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Krulwich wonders well

Robert Krulwich, author of the wonderful blog 'Krulwich wonders' and the host of a radio show is sadly moving away from NPR. You can find the announcement here.

Krulwich's blog is one of the best I've read on issues of popular science. He is not a scientist himself but manages to understand and convey interesting minutiae about the scientific world. It is in equal measure like the 'The Oatmeal' comic by Matt Inman and part like XKCD's 'What If?' blogs, both of which are frequently featured on Krulwich's blog. At other times, this blog feels like a curator of pop culture like 'Open Culture' and 'Brain Pickings' and frequently posts funny videos. Krulwich and his team manage may not necessarily tackle difficult questions such as the cosmos, like Carl Sagan and Neil deGrasse Tyson do. They look at simple, interesting topics such as the regenerative planarian worm and manage to distill years of scientific research into a simple narrative, illustrated with loving cartoons. At other times he writes about interesting back of the envelope calculations and thought experiments.

He is still involved with another popular project, Radiolab. Teaming up with MacArthur prize winning Jad Abumrad (see their interview with Colbert), they tackle interesting scientific issues. The first one that I ever listened to was called 'The fact of the matter' (also perhaps their most controversial). One of the vignettes in the podcast tackled reports of yellow rain during the Cold war which was believed to be due to Chemical weapons but there was strong evidence that it was really bee poop. An interview with a Hmong survivor and his translator turned out ugly, they accused Kruwich and Abumrad of completely ignoring the issue of genocide (typical Western attitude). They had expected the interview to be their chance to shed light on the horrors they had escaped from. Krulwich's aggressive line of questioning about the rain, upset them and the interview ended in their tears. Radiolab's position is defensible, even if a little misguided. Despite this one episode, I think Radiolab is a very interesting experiment. Here are a list of interesting episodes.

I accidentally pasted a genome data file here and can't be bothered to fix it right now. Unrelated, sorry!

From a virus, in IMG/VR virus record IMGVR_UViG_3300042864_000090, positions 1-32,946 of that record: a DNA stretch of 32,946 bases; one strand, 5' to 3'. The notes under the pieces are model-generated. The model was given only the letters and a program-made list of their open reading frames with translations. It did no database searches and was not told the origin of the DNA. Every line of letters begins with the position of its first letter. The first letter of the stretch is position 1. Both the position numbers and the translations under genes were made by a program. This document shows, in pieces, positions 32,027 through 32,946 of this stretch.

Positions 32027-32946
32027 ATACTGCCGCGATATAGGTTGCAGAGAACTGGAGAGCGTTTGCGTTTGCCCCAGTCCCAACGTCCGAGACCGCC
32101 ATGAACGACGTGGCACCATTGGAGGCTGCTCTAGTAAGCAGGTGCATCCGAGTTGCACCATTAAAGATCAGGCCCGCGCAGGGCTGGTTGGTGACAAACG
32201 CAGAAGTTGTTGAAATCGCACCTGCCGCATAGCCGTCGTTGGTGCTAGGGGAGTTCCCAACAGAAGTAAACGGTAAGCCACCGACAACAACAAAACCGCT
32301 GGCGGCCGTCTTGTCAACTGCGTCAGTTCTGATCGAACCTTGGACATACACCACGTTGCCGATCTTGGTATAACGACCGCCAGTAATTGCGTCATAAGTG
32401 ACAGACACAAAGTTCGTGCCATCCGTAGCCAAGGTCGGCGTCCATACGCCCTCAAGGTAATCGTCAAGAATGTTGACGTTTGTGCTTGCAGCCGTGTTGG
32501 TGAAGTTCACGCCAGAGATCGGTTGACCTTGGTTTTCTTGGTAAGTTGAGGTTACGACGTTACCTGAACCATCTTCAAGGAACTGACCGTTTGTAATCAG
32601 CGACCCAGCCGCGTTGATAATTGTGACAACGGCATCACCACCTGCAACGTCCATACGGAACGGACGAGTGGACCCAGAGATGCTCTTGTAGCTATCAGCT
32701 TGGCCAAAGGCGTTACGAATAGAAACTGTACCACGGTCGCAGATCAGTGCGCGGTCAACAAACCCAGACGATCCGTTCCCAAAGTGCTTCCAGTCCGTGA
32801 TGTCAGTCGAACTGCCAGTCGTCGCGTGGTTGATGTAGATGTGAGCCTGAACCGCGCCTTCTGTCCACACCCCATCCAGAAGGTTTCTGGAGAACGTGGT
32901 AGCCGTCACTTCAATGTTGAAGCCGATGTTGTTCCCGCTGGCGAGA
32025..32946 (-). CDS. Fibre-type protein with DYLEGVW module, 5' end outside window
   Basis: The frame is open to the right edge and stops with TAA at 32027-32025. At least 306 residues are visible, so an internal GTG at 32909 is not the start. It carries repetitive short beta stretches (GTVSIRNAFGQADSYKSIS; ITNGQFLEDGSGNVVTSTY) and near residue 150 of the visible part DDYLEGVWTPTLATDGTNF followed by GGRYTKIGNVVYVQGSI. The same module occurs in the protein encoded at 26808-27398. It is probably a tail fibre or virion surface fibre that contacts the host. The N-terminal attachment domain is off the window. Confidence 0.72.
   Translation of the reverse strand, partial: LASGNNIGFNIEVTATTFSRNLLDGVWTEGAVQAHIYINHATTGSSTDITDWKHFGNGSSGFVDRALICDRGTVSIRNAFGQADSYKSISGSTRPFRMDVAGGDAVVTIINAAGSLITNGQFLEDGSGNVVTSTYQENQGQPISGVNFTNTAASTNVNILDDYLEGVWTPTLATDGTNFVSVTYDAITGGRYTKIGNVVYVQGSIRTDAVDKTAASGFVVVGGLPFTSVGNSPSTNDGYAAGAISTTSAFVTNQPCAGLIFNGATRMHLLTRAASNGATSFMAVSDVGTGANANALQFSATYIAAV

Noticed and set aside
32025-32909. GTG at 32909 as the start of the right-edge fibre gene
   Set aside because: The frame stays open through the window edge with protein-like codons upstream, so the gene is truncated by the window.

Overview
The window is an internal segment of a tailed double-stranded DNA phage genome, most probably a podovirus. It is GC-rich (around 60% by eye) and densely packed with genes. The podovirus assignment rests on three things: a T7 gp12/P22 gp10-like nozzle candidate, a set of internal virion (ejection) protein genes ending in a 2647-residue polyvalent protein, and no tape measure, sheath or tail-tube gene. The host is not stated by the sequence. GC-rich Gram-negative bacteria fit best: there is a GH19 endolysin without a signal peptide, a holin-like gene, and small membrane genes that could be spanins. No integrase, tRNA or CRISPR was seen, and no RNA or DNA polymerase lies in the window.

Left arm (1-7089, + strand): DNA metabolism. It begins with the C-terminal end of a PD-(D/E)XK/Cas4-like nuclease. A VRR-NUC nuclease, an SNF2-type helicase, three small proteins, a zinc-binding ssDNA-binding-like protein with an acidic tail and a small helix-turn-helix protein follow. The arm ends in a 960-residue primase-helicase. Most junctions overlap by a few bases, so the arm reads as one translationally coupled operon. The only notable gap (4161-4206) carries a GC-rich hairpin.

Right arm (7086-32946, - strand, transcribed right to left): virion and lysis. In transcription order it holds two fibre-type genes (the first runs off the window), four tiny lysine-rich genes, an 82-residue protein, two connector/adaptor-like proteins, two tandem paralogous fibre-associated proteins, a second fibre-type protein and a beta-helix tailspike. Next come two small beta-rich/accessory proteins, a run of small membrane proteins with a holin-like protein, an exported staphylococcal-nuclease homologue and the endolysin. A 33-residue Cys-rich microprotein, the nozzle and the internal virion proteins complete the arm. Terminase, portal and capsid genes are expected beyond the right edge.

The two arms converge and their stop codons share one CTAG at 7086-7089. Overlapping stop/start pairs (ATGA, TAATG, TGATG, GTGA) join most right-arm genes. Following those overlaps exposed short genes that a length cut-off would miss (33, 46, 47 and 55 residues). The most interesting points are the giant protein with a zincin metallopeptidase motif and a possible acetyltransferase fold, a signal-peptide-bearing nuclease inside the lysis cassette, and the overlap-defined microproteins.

See also his entertaining commencement speech here, in which he talks about his career from law school to journalism.
I was working at the Starbucks from the second floor that had an amazing view of Harvard Square - a view that is likely to be reconstructed in a future movie with great attention to detail capturing the zeitgeist and clothing of the millennial generation in a show worthy of Mad Men’s story telling. I packed my bags and walked to the train station right outside the cafe, walked down the steps with reggae music playing and into the dimly lit Harvard station, mechanically swiped my Charlie Card without even taking it out of my wallet and went to the platform with the inbound train to Kendall Square. Here I was going to meet a friend and we were going to watch the 8:10 show of the movie ‘Her’.